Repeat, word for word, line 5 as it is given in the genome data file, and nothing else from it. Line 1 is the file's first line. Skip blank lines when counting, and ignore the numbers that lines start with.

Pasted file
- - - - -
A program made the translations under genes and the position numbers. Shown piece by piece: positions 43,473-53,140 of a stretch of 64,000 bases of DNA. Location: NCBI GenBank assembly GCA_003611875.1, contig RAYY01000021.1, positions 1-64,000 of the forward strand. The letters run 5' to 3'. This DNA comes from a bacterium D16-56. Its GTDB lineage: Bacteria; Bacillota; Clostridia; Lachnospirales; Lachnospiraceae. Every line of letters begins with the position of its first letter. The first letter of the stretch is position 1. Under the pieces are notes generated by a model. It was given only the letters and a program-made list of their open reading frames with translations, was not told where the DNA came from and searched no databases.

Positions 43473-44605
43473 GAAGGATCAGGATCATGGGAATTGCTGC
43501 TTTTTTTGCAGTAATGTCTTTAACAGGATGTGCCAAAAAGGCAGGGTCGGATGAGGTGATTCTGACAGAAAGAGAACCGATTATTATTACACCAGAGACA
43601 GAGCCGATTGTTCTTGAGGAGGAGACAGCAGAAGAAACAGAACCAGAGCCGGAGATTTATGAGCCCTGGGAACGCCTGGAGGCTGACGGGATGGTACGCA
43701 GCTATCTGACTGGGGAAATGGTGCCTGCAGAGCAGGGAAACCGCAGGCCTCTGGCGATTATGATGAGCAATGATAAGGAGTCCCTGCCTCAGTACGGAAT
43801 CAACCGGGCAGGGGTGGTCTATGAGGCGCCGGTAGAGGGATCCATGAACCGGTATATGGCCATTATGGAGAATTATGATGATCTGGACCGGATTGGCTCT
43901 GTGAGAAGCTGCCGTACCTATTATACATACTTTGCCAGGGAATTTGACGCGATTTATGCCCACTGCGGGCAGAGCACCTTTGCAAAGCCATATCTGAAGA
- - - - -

43601 GAGCCGATTGTTCTTGAGGAGGAGACAGCAGAAGAAACAGAACCAGAGCCGGAGATTTATGAGCCCTGGGAACGCCTGGAGGCTGACGGGATGGTACGCA